The Pfizer vaccine produces an “off the scale” immune response that is likely to protect against the Brazilian variant of Covid-19, researchers say.
The biggest study on antibody and cellular immune factors to date suggests people are likely to be protected against the Wuhan, Kent and Brazilian types of coronavirus following two doses of the vaccine.
The research, led by the University of Birmingham and including Public Health England’s Porton Down laboratory, found 98% of people aged 80 or over who had two doses of the Pfizer jab had a strong antibody immune response.
It comes as other new data from Pfizer suggests the vaccine is 100% effective in preventing Covid-19 cases in South Africa, where the variant which emerged in that country is common.
Among 800 people in the South African arm of a phase three clinical trial, nine cases of Covid-19 were observed – all in the group not given the vaccine.
Six of the nine Covid cases were the South African strain, with Pfizer saying this demonstrates the jab can induce “a robust neutralising antibody response to the (South African) variant”.
For the Birmingham study, 100 people aged 80 to 96 received their vaccine doses three weeks apart, before the UK adopted a policy of stretching the time between jabs to 12 weeks.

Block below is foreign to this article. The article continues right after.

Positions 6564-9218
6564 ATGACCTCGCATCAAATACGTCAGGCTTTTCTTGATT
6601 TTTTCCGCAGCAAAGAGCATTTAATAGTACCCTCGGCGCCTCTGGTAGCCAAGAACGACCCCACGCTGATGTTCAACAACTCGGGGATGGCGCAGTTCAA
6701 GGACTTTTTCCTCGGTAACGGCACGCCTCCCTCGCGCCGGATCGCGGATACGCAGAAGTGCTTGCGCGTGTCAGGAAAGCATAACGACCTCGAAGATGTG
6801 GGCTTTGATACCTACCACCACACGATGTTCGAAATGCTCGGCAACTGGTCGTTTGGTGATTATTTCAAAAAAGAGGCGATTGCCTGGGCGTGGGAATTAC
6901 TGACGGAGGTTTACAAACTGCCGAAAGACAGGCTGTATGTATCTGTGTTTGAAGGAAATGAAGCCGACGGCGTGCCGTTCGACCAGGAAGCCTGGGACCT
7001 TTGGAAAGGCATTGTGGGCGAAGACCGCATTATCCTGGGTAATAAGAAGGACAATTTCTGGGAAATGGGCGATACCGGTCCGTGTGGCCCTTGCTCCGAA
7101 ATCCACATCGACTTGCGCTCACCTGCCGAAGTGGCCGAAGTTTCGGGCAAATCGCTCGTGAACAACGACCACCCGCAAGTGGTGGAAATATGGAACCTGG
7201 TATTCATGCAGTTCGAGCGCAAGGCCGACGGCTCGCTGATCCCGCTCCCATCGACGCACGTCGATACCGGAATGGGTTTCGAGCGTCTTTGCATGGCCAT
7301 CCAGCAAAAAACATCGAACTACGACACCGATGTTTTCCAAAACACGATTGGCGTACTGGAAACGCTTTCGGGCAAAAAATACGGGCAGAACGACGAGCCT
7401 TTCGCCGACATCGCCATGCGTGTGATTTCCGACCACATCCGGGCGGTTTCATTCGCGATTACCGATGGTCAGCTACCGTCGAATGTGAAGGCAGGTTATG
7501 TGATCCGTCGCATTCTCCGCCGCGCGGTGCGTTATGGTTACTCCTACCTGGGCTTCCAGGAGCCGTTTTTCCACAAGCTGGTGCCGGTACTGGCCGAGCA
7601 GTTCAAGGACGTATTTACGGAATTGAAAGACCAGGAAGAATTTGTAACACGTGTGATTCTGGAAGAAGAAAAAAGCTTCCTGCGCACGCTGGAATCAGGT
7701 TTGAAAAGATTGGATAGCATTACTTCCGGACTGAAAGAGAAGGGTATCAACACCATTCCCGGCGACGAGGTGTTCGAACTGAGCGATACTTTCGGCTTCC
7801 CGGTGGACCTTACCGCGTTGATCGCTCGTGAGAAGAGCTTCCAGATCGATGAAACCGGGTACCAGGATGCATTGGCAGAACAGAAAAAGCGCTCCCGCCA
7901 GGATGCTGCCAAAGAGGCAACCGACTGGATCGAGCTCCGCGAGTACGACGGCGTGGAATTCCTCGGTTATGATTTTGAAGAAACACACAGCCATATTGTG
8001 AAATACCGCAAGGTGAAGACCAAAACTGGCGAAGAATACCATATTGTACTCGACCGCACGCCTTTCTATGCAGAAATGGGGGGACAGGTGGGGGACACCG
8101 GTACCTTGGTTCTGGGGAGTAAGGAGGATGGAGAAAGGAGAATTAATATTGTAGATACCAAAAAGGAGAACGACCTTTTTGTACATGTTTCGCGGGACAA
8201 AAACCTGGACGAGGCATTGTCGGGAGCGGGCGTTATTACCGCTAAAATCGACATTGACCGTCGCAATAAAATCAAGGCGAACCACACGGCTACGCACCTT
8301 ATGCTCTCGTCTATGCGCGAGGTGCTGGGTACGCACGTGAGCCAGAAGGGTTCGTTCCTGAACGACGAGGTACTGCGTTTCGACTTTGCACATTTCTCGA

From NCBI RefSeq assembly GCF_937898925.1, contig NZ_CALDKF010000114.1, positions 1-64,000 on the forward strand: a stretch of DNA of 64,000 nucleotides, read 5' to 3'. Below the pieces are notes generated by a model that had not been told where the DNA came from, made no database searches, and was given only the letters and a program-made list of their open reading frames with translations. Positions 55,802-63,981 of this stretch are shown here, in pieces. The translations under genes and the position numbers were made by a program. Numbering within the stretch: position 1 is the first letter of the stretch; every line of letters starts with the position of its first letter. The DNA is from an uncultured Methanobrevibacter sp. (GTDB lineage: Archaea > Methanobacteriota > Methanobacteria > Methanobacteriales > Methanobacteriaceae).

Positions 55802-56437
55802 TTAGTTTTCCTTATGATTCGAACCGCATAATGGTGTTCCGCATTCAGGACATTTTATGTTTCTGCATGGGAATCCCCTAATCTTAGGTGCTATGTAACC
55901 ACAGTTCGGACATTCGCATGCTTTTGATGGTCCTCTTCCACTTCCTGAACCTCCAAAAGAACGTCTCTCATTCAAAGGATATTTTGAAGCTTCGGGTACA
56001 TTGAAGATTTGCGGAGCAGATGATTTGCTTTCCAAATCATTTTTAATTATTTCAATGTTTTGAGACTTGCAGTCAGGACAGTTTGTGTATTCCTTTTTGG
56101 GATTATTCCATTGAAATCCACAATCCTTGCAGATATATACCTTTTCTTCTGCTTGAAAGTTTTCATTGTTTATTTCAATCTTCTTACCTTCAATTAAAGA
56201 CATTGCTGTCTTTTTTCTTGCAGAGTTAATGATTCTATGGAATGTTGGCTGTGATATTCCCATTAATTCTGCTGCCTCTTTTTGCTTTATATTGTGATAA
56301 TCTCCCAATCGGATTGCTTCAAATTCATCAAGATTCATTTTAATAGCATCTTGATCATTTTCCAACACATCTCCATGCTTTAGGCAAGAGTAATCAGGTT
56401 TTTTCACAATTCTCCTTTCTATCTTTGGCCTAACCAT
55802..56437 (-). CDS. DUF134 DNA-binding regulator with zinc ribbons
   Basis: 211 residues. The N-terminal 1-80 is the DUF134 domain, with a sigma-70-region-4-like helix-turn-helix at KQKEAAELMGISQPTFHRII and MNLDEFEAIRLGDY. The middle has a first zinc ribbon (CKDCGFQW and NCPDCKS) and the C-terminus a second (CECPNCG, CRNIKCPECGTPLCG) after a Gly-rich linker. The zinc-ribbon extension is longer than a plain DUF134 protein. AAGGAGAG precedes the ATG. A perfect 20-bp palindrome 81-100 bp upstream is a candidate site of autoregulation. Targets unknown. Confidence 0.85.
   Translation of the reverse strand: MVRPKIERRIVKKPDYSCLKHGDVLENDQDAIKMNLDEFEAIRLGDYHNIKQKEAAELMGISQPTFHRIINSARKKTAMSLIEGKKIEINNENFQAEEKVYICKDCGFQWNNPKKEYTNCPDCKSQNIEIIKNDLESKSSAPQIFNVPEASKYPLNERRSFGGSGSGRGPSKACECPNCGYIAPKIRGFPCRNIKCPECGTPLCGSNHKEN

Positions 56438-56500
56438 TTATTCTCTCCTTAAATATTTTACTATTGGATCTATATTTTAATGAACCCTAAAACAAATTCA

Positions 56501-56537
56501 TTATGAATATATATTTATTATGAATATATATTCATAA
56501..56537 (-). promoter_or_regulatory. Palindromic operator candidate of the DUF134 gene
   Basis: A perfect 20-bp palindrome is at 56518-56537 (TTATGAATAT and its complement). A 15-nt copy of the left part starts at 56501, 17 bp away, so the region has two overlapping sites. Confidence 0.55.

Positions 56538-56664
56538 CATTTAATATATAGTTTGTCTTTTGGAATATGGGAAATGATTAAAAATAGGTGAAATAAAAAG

Published in The Lancet, the research found people who had previously had natural Covid-19 infection had a peak antibody response after just one Pfizer vaccination.
The antibody response in these people remained 28-fold higher even after the second vaccine dose.
Blood samples from all participants showed the original Wuhan strain was strongly neutralised after two doses of the jab.
While neutralisation reduced 14-fold when tested against the Brazilian variant, experts believe the very high immune response generated by the vaccine is enough to provide protection against that strain.
The study found cellular T cell responses developed in 63% of the older people given two doses of the Pfizer jab.
Like the cells which produce antibodies, T cells are crucial to the immune system’s response to viral infection.
Professor Paul Moss, from the University of Birmingham and leader of the UK Coronavirus Immunology Consortium, told a briefing: “In terms of the variants and how we control them, people seem to be taking two broad approaches.
“One is we can develop another vaccine, a booster against these specific variants, so we perhaps have a South African booster vaccine – that’s one approach and people are working on that.